There is significant evidence suggesting that buildings do not perform as well as anticipated at design stage. This discrepancy between design performance and in-use performance, known as ‘performance gap’, remains an active challenge for buildings on their path to becoming genuinely low carbon.
Currently in the UK, Governmental endorsed methods of assessing energy efficiency tend to lack in accuracy and clarity. Energy Performance Certificates (EPCs), required when buildings are sold or rented, provide a rating based on theoretical performance against fuel price, resulting in a somewhat confusing appraisal.
Display Energy Certificates (DECs), designed to rank commercial properties based on their in-use performance, regarding their in-use energy consumption have also shown several inconsistencies when validating data.
Both schemes have at times been heavily criticised for the quality of their qualified assessors and the impact their individual knowledge can have on the results. Andrea Carvajal – Greengage’s Head of Energy & Carbon – is a qualified EPC Assessor and is more than aware of the limitations of these schemes can have when providing an insightful perspective of a building’s performance.
The Better Building Partnership (BBP), through its members, has recognised a much-needed response to this issue. After a trial period, a progressive new scheme NABERS UK was launched, aiming to act as a bridge between clients, designers, contractors and tenants, incentivising collaboration to accurately monitor and communicate the energy performance of buildings.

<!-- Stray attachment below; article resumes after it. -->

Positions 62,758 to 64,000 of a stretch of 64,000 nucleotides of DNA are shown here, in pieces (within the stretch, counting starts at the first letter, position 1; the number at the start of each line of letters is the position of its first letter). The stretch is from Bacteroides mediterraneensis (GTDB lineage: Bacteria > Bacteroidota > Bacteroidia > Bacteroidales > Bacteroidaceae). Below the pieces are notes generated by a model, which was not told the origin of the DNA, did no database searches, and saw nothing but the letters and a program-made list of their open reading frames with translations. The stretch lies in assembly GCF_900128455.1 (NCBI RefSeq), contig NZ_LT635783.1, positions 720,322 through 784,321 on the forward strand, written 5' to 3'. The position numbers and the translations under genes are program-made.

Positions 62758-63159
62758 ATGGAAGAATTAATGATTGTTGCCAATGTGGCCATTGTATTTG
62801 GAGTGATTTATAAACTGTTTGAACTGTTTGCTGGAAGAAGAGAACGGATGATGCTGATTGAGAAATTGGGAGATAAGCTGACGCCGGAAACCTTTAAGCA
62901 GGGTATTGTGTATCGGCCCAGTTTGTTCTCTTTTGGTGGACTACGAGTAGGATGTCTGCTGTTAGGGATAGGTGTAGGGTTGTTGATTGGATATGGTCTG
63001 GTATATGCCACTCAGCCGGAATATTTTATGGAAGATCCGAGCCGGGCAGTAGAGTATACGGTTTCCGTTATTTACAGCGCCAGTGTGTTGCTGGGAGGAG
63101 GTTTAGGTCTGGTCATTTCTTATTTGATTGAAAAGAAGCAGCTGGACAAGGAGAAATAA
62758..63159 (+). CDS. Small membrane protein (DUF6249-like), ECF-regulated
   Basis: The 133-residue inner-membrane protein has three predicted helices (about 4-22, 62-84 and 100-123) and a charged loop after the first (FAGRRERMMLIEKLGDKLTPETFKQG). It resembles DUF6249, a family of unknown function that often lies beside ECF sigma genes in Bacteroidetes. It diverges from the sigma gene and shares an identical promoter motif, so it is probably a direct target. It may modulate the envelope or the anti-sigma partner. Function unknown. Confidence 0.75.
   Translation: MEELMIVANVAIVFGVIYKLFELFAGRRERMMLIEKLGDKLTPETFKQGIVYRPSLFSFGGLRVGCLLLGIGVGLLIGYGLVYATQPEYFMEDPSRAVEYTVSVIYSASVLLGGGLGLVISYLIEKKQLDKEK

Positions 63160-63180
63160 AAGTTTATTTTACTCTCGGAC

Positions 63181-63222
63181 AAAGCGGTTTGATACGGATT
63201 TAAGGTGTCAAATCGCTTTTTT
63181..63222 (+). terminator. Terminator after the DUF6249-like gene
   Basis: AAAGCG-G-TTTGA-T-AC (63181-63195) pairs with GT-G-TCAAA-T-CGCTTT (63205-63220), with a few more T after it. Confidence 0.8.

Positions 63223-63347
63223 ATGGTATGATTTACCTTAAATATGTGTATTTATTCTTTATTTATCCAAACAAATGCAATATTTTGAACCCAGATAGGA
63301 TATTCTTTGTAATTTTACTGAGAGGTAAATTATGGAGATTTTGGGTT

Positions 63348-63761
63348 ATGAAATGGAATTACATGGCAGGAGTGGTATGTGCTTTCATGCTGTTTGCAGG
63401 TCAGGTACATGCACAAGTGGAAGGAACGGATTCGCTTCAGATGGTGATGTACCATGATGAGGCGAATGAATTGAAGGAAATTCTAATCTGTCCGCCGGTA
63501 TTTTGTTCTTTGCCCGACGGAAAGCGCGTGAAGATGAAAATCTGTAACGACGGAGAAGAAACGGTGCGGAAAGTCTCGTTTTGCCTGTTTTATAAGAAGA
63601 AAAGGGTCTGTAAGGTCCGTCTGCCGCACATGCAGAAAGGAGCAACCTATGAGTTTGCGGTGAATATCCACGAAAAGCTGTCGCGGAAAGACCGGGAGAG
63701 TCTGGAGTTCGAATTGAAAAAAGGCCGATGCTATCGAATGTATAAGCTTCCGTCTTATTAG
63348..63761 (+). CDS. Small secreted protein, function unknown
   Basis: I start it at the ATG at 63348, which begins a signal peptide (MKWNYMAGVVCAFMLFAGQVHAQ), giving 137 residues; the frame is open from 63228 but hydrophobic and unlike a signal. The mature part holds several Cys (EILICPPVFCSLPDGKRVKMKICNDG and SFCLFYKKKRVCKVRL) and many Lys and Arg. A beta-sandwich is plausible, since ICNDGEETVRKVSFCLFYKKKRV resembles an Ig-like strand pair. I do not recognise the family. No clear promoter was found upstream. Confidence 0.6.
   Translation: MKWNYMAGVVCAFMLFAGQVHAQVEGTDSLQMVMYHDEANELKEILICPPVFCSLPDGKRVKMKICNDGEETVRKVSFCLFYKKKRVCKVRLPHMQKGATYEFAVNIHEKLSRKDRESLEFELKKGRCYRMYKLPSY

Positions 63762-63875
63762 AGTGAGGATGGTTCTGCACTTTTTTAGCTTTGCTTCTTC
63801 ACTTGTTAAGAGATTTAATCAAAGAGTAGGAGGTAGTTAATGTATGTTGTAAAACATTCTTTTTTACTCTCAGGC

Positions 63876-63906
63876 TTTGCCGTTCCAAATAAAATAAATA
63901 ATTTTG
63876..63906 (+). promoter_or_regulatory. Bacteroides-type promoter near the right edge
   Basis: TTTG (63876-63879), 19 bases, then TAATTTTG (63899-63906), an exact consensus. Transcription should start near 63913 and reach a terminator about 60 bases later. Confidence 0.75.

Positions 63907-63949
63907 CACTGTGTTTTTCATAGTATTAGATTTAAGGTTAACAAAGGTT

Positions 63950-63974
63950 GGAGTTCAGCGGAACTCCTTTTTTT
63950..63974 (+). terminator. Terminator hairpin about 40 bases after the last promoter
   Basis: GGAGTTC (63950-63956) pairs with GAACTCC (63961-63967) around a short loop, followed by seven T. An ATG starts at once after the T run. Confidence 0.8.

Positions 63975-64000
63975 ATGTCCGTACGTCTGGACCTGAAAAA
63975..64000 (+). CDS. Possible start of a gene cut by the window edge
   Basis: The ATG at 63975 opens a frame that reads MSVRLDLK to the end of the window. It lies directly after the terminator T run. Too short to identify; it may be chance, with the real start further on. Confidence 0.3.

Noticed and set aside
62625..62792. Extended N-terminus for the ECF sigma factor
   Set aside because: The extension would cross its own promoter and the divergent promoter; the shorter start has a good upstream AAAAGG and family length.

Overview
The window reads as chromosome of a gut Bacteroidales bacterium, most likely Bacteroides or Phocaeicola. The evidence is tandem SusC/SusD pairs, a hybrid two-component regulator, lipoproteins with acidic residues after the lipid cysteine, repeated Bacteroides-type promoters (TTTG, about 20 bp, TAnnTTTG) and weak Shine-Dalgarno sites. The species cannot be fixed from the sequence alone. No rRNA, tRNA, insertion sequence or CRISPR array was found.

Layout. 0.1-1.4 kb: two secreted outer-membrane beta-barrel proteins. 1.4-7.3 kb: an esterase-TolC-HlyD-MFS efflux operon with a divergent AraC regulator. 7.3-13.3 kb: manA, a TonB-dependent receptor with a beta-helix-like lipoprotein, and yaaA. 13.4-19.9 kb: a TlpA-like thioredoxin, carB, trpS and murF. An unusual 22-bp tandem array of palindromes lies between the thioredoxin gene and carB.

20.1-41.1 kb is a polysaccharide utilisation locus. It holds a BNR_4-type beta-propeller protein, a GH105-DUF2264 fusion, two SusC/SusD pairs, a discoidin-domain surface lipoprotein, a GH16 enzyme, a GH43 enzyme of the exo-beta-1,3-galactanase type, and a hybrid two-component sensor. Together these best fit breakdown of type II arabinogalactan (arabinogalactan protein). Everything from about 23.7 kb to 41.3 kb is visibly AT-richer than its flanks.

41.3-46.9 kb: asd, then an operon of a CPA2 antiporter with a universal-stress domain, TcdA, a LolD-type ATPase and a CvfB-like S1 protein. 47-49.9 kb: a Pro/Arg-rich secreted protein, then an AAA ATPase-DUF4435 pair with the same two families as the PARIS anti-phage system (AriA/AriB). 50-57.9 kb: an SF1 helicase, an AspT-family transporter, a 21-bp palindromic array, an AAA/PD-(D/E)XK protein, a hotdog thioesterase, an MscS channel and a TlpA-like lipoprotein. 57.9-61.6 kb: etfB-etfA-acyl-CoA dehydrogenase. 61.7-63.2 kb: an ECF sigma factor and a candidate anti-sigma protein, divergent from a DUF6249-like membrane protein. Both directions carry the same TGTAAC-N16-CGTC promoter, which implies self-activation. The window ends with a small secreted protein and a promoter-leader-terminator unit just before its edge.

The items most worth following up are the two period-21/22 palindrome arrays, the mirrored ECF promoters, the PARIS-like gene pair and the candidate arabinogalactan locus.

NABERS UK (based on the Australian rating system with the same name) looks at the energy performance of new and existing offices and seeks to raise awareness of the value high performing buildings bring to the market. When implemented in Australia, the initiative resulted in tenants requesting highly rated assets, encouraging landlords and owners to respond accordingly.
Launched on 26th November, NABERS UK is a reliable and easy to understand sustainability benchmark for the built environment. It provides a rating from one to six stars for buildings efficiency, with one representing poor performance and six a highly performing office. This ranking system provides context against similar buildings, giving a benchmark for progress. NABERS UK measures actual impact, not intent and helps to identify areas for savings and improvements.
A great part of the success of the scheme in Australia has been the response of the Government and their full support and commitment to it.
Whilst the potential of NABERS UK is clear to see, the most significant challenge will be the voluntary integration of this programme in to an already disjointed and cluttered landscape of green credentials. As an industry, through legislative changes, we need to ensure programmes such as this becomes an integral part of our path towards a net zero carbon future and a step forward in the fight against climate change.
If you would like to discuss what NABERS UK could mean to you or any other aspect of energy and carbon in the built environment, we would love to hear from you. Either give us a call for a chat on 0203 544 4000 or email our Head of Energy and Carbon, Andrea Carvajal.